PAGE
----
The owners of the Columbia Theatre are prepared to invest several hundred thousand dollars into a feasibility study to assess the possibility of building a hotel and residential tower above the heritage theatre.
Tricor Pacific Land and Redic Developments have submitted a pre-application review to the city regarding a proposal to build a 22-storey mixed-use residential and commercial development on the Columbia Theatre site at 530 Columbia St. In addition building a tower with 70 to 80 hotel units and 155 residential strata units, the proponent is proposing to retain and restore historic elements in the interior and exterior of the atmospheric-style theatre that opened in 1927.
“We are working with a jewel that’s very dusty and has not been properly maintained,” Adel Bellemlih, Tricor’s founder and managing director, recently told the city’s land use and planning committee. “The whole idea was, let’s make this whole list of community benefits happen through the polishing and rejuvenation of this jewel, and let’s make people appreciate it and let’s make it become again the centrepiece of what used to be a bustling Columbia Street.”
The Columbia Theatre is “struggling to stay alive” in its current form, Bellimilih said, but the beauty of the vision being proposed is that it creates a “really interesting synergy” by having a theatre, restaurant, hotel and condos on the site.
“It is not a slam dunk,” he said of the project moving forward. “It is a complex project. It helps that we as a developer all have a very strong technical background.”
Bellemilih said the project requires a “uniquely collaborative process” between the city and the developer to ensure it works technically and economically and meets the community’s objectives. He said his company is willing to invest several hundred thousand dollars into a feasibility study, before even submitting a detailed application to the city regarding plans for the 8,690-square-foot site.
Staff sought feedback from the committee on questions such as including having a hotel at this site and allowing “significant density” beyond what’s currently permitted.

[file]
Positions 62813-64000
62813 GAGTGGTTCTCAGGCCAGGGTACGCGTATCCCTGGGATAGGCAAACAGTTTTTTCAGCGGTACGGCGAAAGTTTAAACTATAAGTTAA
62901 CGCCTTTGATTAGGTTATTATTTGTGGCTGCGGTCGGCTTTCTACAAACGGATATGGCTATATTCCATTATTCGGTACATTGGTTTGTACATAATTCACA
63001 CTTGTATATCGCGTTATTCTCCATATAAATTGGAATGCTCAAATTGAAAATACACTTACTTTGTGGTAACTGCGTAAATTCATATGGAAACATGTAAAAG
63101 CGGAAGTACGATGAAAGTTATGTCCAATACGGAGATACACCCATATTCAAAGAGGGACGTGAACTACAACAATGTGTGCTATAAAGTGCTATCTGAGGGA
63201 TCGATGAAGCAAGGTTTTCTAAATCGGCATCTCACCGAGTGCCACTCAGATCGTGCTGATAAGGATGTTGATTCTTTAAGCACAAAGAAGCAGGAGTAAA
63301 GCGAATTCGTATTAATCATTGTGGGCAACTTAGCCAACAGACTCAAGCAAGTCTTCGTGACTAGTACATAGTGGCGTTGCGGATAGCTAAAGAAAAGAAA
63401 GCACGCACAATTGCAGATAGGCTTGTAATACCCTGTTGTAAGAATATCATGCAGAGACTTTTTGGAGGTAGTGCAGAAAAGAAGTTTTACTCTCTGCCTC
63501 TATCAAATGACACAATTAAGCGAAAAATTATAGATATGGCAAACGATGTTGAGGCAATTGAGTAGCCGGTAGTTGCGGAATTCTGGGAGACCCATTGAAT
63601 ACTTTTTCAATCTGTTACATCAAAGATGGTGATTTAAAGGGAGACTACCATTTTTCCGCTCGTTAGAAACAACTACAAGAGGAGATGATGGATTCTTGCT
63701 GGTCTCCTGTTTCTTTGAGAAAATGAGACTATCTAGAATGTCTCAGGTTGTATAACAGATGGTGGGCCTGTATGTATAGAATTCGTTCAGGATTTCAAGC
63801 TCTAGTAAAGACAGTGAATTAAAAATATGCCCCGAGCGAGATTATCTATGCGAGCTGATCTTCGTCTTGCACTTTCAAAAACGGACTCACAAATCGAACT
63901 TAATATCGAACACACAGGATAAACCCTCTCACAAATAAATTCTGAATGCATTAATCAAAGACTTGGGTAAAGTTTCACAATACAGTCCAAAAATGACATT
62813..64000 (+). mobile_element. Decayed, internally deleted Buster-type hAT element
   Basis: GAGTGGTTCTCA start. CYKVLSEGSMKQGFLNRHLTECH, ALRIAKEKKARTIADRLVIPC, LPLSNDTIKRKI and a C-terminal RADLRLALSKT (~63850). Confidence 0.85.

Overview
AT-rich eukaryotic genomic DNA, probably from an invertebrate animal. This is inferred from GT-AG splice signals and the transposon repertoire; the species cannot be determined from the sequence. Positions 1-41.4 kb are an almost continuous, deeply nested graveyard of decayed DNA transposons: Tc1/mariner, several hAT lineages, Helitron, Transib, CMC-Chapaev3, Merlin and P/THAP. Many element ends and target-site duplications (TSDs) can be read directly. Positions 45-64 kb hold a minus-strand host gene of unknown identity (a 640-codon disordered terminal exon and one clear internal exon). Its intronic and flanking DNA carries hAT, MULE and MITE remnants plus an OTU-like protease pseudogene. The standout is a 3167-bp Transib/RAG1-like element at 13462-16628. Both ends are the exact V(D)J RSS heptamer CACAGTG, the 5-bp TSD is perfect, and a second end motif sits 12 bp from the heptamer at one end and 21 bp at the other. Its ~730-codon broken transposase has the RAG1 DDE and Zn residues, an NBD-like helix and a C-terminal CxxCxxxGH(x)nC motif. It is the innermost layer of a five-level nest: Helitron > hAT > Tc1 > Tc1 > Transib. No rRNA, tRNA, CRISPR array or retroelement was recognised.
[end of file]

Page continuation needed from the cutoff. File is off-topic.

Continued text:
“I am not terribly concerned by the FSR (floor space ratio). I understand why it would be as high as it is – it’s a small site. I think that the proposal is a very exciting one,” said Coun Mary Trentadue, one of three council members on the land use and planning committee. “I think the Columbia Theatre needs this kind of proposal in order to survive.”
Along with Trentadue, Mayor Jonathan Cote and Coun. Chuck Puchmayr expressed support for having a hotel at the site, for considering density beyond what’s available under current zoning and for preserving heritage elements of the Columbia Theatre and allowing the community theatre to be a continued use at the site.
Britney Quail, a heritage planner with the city, said this site is currently protected by a heritage designation bylaw which protects the exterior of the building. Conservation covenants also protect the front façade on Columbia Street and interior elements, including about 40 plaster works and mural features in the building.
Because construction would occur around an existing theatre, Quail said a lot of work still has to be done determining what’s possible in this space in terms of restoration. She said staff have always approached heritage revitalization agreements by thinking about the balance of heritage benefits to the community compared to the zoning relaxations provided to the applicants.
Committee members also provided staff with some feedback on questions concerning “significant relaxations to parking, loading and servicing” requirements for the project. The project is proposing 80 parking stalls in two levels of above-grade parking and three levels of below-grade parking on Front Street. (Because of the site’s small size, a car elevator may be a possibility in the parkade.)
Calling it a “really unique proposal” for the site, Cote said he looks forward to seeing how the proponent integrates a tower over the Columbia Theatre.
“To me, I think that will be more important than normal because it’s a heritage building that we don’t want to have erased through this,” he said. “I think there’s a lot more work and details that need to be done. For this project ever to get closer to the reality stage, a lot more information on how this project will protect and enhance an important heritage aspect in the community.”